“But perhaps most importantly, especially given COVID-19, medical care available on ‘the outside’ is incomparably better than the medical care available in prison,” the groups wrote. “While accountability is important, with the COVID-19 threat, these offenders face a possible death sentence.”
Among the ACLU’s recommendations for the Justice Department: release vulnerable inmates from U.S. Marshal’s Service custody in state, local, private and federal facilities where they could be exposed to the virus; use “compassionate release” for those over 65 and with certain health conditions; and transfer early the prisoners who are within a year of moving to community supervision.
And the ACLU points out other DOJ options to keep more inmates from entering prison, such as declining to prosecute minor drug cases or not seeking incarceration for some criminal cases.
The Justice Department did not immediately respond Wednesday to questions about its response to the virus or the ACLU letter. The group sent a similar letter to state officials Wednesday.
Lawmakers have raised their own concerns about prisons and the novel coronavirus. House Judiciary Committee Chairman Jerrold Nadler wrote Attorney General William Barr last week with 14 questions about how the Justice Department was responding to COVID-19.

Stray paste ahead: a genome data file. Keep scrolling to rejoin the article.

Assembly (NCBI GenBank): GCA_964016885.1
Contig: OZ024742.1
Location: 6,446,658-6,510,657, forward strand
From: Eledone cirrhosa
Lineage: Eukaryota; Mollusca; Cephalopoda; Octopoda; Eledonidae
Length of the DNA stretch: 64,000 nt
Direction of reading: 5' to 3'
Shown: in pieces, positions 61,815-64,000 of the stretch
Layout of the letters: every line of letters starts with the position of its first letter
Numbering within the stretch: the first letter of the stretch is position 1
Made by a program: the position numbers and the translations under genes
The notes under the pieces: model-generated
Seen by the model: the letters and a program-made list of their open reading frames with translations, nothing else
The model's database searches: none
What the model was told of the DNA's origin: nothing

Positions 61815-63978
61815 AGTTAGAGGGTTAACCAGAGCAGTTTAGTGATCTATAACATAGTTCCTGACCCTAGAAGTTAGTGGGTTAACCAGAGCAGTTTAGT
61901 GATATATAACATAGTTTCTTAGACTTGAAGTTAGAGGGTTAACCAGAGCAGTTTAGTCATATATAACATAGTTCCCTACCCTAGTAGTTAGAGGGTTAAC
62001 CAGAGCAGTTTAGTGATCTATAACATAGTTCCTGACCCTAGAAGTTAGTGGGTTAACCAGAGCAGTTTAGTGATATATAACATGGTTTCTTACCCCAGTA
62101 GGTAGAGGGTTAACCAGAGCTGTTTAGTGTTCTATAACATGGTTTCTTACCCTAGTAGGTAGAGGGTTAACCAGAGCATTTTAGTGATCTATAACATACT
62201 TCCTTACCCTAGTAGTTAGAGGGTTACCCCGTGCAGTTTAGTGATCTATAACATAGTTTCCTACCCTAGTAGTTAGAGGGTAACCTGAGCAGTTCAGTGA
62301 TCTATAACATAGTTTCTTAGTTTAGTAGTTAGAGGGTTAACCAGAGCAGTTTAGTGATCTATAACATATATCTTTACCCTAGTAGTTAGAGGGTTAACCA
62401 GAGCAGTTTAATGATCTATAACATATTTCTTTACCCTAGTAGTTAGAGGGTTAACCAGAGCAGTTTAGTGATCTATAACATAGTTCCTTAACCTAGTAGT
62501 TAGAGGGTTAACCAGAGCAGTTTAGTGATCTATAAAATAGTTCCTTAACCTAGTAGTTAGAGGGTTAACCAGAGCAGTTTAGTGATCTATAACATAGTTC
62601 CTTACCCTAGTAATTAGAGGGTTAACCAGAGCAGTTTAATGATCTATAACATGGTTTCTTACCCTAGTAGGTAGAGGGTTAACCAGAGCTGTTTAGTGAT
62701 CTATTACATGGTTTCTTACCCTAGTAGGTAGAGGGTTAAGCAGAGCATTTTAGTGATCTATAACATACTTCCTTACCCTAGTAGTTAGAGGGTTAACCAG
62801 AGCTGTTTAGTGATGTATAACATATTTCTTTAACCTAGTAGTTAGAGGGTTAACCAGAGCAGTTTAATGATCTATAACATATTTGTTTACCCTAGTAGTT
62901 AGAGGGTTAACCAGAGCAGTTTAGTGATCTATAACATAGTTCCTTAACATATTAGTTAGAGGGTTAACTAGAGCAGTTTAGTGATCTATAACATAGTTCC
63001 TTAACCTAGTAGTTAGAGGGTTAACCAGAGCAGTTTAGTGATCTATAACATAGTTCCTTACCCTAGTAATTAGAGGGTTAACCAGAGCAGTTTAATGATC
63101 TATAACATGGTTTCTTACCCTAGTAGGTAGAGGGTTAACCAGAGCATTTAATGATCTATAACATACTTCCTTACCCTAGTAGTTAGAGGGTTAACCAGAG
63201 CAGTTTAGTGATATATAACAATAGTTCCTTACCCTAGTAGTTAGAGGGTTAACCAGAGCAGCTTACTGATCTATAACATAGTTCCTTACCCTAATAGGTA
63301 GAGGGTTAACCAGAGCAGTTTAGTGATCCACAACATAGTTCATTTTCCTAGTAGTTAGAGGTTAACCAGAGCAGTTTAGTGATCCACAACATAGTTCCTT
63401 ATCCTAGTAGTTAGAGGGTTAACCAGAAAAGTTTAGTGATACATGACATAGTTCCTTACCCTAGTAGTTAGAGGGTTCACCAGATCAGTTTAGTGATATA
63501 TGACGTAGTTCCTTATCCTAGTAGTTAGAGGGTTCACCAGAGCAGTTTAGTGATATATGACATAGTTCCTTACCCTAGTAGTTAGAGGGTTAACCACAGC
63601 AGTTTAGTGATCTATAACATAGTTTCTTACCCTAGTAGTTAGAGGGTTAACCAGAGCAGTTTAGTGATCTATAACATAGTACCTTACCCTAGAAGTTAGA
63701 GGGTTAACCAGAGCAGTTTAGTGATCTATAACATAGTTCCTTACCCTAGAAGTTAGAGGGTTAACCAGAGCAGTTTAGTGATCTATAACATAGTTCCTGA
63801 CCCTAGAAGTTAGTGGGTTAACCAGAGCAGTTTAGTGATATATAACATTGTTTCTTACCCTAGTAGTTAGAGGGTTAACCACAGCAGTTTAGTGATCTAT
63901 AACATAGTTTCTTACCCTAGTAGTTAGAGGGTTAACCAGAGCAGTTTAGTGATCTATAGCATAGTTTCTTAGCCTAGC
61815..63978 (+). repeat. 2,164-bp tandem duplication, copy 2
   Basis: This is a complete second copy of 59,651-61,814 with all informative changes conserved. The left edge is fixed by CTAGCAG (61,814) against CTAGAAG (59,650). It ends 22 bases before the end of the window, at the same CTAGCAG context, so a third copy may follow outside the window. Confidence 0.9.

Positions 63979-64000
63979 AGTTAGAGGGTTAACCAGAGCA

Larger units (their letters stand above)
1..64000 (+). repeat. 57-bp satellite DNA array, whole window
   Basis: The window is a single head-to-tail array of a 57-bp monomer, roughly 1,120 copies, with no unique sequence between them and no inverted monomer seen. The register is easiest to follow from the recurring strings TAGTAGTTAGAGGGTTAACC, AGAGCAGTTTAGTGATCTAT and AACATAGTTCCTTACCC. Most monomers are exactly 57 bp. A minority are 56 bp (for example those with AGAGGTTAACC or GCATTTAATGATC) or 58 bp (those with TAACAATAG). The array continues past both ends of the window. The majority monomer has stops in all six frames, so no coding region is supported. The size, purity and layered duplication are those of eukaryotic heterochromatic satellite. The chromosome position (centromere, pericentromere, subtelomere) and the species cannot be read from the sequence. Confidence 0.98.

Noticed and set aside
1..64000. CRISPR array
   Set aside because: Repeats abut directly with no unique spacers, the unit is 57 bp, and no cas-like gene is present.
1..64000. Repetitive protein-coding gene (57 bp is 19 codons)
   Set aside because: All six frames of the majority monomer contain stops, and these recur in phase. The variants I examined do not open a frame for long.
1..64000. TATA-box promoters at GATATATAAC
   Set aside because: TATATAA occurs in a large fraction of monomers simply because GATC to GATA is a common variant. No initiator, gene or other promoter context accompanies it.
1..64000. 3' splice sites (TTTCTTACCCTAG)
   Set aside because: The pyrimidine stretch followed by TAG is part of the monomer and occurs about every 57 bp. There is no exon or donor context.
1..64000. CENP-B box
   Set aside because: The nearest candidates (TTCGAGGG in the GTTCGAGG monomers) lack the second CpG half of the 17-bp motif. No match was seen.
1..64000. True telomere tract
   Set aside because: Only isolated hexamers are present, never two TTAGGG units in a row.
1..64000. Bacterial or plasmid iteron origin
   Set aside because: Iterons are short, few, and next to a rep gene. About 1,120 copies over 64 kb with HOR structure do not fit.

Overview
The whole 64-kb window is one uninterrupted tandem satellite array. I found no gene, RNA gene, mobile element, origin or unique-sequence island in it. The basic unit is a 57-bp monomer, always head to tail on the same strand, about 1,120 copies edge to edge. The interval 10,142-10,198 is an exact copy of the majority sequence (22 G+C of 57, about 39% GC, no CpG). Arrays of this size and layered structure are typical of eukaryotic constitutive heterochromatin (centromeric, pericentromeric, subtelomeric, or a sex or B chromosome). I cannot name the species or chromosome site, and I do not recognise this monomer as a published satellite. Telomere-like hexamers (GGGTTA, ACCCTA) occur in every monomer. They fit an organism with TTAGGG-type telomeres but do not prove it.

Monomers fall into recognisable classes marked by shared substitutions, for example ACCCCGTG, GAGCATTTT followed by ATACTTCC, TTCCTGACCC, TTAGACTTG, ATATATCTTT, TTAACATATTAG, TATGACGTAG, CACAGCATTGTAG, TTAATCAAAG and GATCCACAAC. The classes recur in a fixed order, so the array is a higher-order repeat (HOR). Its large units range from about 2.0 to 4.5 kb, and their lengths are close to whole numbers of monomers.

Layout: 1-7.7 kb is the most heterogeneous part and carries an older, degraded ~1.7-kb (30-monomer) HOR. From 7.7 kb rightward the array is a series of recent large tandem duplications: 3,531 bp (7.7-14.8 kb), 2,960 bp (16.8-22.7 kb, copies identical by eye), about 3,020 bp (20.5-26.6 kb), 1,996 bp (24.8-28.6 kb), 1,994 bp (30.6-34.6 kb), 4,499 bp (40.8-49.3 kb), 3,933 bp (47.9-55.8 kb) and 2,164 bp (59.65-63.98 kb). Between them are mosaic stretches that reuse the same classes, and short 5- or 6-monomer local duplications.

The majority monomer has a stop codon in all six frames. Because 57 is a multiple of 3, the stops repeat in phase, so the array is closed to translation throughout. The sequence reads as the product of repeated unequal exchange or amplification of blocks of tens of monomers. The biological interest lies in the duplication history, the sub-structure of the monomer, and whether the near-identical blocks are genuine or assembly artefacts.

“I also believe it would be important, at this time, for DOJ to consider measures that can be taken to reduce the number of prisoners in government custody,” Nadler wrote in the letter. “Specifically, I believe DOJ should consider directing U.S. Attorney’s Offices, wherever possible, to not seek the detention of individuals at their initial appearance in court, decline prosecuting minor, non-violent offenses, and decline pursuing supervised release and probation revocations that involve technical and minor violations.”
And Massachusetts Democratic Sen. Elizabeth Warren and 14 other senators sent a similar letter to the Bureau of Prisons with 17 questions.
“Does BOP have sufficient resources to effectively manage a potential coronavirus outbreak? If not, what additional resources are needed?” the letter asks.
And Texas Republican Sen. Ted Cruz wrote the Bureau of Prisons to request that its prison worker program increase the production of personal protective equipment that can help prevent the transmission of the virus, such as hand sanitizer.
Separately, immigrant advocacy groups have raised concerns about COVID-19 and Immigration and Customs Enforcement detention centers. The ACLU asked a federal court to release a group of immigrants at a Seattle-area detention center because of their vulnerability to contracting the disease.
On Monday, the civil liberties group filed a habeas corpus petition on behalf of nine detainees at an Immigration and Customs Enforcement detention facility in Tacoma, Wash., an area with some of the highest number of coronavirus cases in the United States. All nine have preexisting conditions — such as lung disease, heart disease, diabetes, epilepsy, kidney disease, autoimmune disorders, asthma and hypertension.